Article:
- How many different data sources do you have?
- Where is the data? (Cloud? Private Cloud? On Premises?)
- Do you already have an infrastructure? (For example, Hadoop or a stack on top of Hadoop)
If you answered yes to 1, 2, and 4, you are probably looking for a data exploration and/or visualization tool for business users. Without a critical mass of data scientists on hand, you should avoid tools that pose integration challenges or require scripting knowledge. Business users need results quickly, in real time. Often they need answers to queries on the fly – during meetings or via mobile device if they’re on the road. Visualization tools allow business users to create reports but are often limited in scale. For instance, if you have more than three data sources or a growing number of users, a visualization tool might choke. Exploration tools allow for analysis of more complex data sources but generally require IT or a consultant to implement and does not always scale. Therefore, an increasing number of companies are turning to new blended technologies that offers visualization and data exploration.
Data scientists want to get their hands dirty in the world of algorithms, so if you answered yes to 3, there are a number of different possibilities depending on the make-up of your IT staff. R, MATLAB, and SAS are generally tools relevant for statisticians and others in the applied sciences. NumPy or SciPy are a good fit for Python developers. And Dato (formerly GraphLab), Apache Spark, and Apache Mahout are a good fit when it comes to distributed development.
Once you have a clearer picture of your users, you must understand your data (questions 5-10). For projects with limited scope that utilize a single data source, a data mart solution might suffice. For example, you might choose a solution build on OLAP (online analytical processing) or IMDB (in-memory databases) technology.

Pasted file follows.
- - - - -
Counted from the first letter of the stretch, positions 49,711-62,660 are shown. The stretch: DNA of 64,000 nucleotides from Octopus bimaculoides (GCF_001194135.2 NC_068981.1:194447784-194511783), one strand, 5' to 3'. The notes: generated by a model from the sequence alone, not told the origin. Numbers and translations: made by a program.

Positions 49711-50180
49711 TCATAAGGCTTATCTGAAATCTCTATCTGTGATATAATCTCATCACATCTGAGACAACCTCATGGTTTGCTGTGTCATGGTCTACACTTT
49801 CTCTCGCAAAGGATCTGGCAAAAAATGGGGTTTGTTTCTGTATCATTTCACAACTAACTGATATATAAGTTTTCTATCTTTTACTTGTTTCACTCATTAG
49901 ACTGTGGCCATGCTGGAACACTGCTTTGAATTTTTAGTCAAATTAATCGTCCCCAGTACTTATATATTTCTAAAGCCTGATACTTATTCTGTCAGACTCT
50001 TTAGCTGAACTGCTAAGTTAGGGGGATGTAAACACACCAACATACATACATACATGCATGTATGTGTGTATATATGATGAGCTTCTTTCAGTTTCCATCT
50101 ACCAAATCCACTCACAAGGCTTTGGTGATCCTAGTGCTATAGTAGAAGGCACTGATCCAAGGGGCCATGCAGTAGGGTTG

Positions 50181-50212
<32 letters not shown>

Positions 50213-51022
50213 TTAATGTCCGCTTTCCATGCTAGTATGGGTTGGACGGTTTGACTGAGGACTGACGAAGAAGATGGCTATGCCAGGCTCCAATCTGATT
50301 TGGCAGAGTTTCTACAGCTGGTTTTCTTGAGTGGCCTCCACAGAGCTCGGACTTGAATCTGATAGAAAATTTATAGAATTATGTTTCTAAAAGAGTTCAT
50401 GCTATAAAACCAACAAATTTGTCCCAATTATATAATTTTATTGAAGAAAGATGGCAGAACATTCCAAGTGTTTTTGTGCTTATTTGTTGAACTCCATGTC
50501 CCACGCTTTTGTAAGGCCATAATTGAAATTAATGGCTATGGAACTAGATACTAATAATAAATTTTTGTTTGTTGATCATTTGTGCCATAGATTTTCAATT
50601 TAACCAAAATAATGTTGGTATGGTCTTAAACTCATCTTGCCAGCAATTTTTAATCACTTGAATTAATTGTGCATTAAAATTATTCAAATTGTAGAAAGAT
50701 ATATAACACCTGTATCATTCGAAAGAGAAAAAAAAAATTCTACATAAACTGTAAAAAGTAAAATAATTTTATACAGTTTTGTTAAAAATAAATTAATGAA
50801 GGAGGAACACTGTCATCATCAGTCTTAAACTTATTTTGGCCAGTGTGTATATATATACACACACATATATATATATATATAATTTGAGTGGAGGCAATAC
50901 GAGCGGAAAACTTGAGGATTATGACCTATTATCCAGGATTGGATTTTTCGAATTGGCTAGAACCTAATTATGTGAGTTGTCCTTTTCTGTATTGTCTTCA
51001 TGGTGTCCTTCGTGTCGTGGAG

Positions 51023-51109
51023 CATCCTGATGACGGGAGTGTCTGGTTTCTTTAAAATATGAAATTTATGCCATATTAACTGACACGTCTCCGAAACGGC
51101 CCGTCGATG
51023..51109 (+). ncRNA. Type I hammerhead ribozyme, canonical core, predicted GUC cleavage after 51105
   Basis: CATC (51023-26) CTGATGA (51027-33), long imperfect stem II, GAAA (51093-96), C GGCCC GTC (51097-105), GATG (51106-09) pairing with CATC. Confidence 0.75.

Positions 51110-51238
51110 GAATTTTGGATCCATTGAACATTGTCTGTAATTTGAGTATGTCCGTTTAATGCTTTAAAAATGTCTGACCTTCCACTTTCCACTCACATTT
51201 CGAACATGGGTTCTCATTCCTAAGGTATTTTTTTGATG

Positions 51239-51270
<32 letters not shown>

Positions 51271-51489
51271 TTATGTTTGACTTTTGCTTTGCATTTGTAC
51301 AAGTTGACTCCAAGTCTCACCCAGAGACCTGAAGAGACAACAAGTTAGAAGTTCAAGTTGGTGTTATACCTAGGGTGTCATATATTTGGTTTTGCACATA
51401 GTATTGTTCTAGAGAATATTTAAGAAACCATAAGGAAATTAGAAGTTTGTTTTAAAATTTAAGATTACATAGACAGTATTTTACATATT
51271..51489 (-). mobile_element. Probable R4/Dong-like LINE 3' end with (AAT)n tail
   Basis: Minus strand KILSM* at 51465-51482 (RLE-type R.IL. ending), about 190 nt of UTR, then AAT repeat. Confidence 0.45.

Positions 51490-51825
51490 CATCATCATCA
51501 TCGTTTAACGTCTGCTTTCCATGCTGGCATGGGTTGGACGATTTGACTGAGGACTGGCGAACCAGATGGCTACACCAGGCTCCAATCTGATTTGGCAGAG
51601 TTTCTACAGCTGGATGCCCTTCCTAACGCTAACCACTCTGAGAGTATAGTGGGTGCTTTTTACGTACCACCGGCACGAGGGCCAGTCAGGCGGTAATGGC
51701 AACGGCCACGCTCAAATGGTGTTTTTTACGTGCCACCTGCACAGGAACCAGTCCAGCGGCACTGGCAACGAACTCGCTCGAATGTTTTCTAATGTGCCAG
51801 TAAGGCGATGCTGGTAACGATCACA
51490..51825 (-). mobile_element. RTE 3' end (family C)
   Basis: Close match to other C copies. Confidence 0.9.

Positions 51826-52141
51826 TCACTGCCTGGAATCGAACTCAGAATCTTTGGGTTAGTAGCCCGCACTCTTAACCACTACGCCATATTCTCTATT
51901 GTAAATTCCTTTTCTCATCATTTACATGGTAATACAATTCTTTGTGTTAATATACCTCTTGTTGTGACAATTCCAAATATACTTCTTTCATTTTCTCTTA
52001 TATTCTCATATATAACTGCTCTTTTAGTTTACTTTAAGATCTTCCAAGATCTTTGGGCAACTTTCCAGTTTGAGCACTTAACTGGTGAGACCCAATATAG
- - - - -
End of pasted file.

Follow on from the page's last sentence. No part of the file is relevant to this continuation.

When data volumes are large, rapidly growing or may unpredictably spike, a data warehouse is needed to create a single centralized data store to serve multiple users and multiple business scenarios (in other words, to create a single version of the truth). Recently, in-chip analytics technology was introduced, which enables non-technical users to analyze and visualize terabytes of data in real time, thus empowering business users to take on challenges that previously necessitated help from IT.
Ideally, data scientists and decision makers can complement each other’s efforts. When non-technical business users are given the tools to be productive in a world where they can crunch a billion rows of data on their own, that frees up the data scientists to work on complex algorithms.
Of course, for many businesses this is a moot point. They simply cannot afford a data science team. The good news is that it’s possible for them to create a data-driven culture and leverage it to grow and thrive.
About the author: Eldad Farkash is a co-founder and CTO of Sisense and a serial entrepreneur with over 15 years of experience in building startups that focus on product & technology innovation. Eldad founded SiSense to disrupt the status quo in Business Analytics by creating a technology that makes big data analytics accessible and affordable for companies of all sizes. A 2013 recipient of the prestigious World Technology Award recognizing his development of In-Chip technology, Eldad continues to shake-up the BI market as Sisense’s CTO, overseeing the company’s technology, product stack, and user experience.